Images via Getty and Twitter.

On Sunday, a man was dragged violently off a United plane at O’Hare airport when several employees notified crew that they’d need seats on the “overbooked” flight. One man, Dr. David Dao, was randomly selected to “volunteer,” and when he refused, saying he had patients to see the next morning, was violently dragged out of his seat. United has responded by saying sorry not sorry.

An email from CEO Oscar Munoz to staff at United following the drama was leaked and shared by the Independent. Munoz makes it very clear that though he regrets the footage has gone viral, the blame for what happened must be directed at the responsible party—the guy bleeding from his mouth:

Dear Team,

Like you, I was upset to see and hear about what happened last night aboard United Express Flight 3411 headed from Chicago to Louisville.

While the facts and circumstances are still evolving, especially with respect to why this customer defied Chicago Aviation Security Officers the way he did, to give you a clearer picture of what transpired, I’ve included below a recap from the preliminary reports filed by our employees.

As you will read, this situation was unfortunately compounded when one of the passengers we politely asked to deplane refused and it became necessary to contact Chicago Aviation Security Officers to help.

Our employees followed established procedures for dealing with situations like this. While I deeply regret this situation arose, I also emphatically stand behind all of you, and I want to commend you for continuing to go above and beyond to ensure we fly right.

I do, however, believe there are lessons we can learn from this experience, and we are taking a close look at the circumstances surrounding this incident. Treating our customers and each other with respect and dignity is at the core of who we are, and we must always remember this no matter how challenging the situation.

Oscar

In the report included by Oscar Munoz on the circumstances of the man’s removal, there is even more emphasis on how the customer set up his own fall because he “raised his voice and refused to comply with crew member instructions” and as they demanded he leave again and “became more and more disruptive and belligerent.”

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There has been some question of who the men dragging this guy down the aisle were associated with, United or the Chicago police department. Munoz names them as Chicago aviation security officers, and at least one of those three officers was suspended pending an investigation. Despite the fine print and corporate doublespeak that United is using to shift blame, The Guardian reports that the US Department of Transportation has opened an investigation on United Airlines overbooking practices, quoting a representative who explained, “While it is legal for airlines to involuntarily bump passengers from an oversold flight when there are not enough volunteers, it is the airline’s responsibility to determine its own fair boarding priorities.”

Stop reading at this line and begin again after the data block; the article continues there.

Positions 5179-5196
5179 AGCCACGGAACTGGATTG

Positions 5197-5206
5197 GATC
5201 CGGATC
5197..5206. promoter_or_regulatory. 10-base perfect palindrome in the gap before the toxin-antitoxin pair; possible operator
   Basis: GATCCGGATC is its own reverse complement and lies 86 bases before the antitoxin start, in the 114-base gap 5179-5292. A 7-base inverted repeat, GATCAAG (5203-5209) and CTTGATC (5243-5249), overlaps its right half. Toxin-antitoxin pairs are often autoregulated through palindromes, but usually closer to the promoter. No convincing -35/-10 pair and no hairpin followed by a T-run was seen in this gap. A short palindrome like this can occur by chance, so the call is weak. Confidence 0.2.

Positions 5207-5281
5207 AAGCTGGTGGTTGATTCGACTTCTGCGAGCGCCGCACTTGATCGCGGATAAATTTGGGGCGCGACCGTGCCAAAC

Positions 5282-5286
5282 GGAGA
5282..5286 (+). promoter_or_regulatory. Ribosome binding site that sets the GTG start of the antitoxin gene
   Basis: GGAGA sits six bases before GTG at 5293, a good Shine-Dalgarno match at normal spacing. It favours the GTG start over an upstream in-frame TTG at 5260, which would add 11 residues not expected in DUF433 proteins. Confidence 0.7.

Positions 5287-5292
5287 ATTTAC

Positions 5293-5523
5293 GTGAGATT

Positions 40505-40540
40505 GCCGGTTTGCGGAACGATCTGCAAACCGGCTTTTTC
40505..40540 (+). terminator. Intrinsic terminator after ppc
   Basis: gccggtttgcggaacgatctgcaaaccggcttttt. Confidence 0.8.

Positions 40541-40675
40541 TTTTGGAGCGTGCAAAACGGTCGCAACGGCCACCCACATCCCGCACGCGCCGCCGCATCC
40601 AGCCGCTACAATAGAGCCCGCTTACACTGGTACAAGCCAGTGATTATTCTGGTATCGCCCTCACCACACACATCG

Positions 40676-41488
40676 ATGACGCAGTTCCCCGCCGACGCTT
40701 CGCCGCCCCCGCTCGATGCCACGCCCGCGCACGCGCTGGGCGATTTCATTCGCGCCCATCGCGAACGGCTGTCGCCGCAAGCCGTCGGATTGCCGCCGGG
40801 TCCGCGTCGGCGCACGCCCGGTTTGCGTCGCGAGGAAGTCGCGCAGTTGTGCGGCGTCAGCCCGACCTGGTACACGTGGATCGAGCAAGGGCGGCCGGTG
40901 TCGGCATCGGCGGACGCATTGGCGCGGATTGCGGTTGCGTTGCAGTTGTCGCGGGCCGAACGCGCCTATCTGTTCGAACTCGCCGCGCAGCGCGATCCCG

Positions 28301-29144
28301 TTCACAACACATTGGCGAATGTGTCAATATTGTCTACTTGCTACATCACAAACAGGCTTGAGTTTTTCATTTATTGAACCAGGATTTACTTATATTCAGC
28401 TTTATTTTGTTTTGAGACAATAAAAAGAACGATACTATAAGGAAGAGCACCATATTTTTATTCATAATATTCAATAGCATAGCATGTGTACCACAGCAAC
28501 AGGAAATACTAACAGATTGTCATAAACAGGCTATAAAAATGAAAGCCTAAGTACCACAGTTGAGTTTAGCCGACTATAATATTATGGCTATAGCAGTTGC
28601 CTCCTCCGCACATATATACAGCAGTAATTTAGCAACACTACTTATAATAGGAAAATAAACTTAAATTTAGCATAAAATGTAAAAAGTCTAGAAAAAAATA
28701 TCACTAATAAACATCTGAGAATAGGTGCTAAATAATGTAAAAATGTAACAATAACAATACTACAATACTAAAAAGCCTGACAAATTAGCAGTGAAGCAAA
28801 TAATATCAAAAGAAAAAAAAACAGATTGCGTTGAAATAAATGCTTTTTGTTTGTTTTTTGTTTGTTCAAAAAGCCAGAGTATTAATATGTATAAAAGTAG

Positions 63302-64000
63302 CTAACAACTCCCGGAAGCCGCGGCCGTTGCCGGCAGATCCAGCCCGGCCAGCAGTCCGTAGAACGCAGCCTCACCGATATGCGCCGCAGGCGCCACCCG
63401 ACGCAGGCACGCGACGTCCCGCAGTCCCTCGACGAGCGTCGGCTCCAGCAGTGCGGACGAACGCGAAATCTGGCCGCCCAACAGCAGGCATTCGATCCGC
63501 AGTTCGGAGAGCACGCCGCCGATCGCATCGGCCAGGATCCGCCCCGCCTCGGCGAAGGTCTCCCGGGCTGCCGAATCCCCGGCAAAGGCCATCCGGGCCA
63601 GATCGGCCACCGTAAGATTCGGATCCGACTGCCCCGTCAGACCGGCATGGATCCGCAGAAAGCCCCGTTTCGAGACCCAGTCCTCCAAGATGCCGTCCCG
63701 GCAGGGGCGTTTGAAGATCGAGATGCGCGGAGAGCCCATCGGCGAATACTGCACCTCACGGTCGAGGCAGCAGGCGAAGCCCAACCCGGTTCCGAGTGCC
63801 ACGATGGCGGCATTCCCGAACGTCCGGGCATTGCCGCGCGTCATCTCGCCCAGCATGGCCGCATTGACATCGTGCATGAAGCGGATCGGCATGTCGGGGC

Involuntarily bump is one way to put it.

Updated 3:34pm:

Oscar Munoz has released another apology, according to USA Today, in which he seems horrified by the attack on Dr. Dao and also unaware that he already wrote a laughable awful statement to staff on the matter:

Statement from United Airlines CEO Oscar Munoz on United Express Flight 3411

The truly horrific event that occurred on this flight has elicited many responses from all of us: outrage, anger, disappointment. I share all of those sentiments, and one above all: my deepest apologies for what happened. Like you, I continue to be disturbed by what happened on this flight and I deeply apologize to the customer forcibly removed and to all the customers aboard. No one should ever be mistreated this way.

I want you to know that we take full responsibility and we will work to make it right.

It’s never too late to do the right thing. I have committed to our customers and our employees that we are going to fix what’s broken so this never happens again. This will include a thorough review of crew movement, our policies for incentivizing volunteers in these situations, how we handle oversold situations and an examination of how we partner with airport authorities and local law enforcement. We’ll communicate the results of our review by April 30th.

I promise you we will do better.

Sincerely,

Oscar

The switch could be attributed to the hundreds of millions of dollars United has already lost in the face of their terrible decisions and godawful PR. This note is also accompanied by the news from The Washington Post that spokespeople have confirmed the flight was never overbooked. It was simply “disrupted to transport off-duty crew.”

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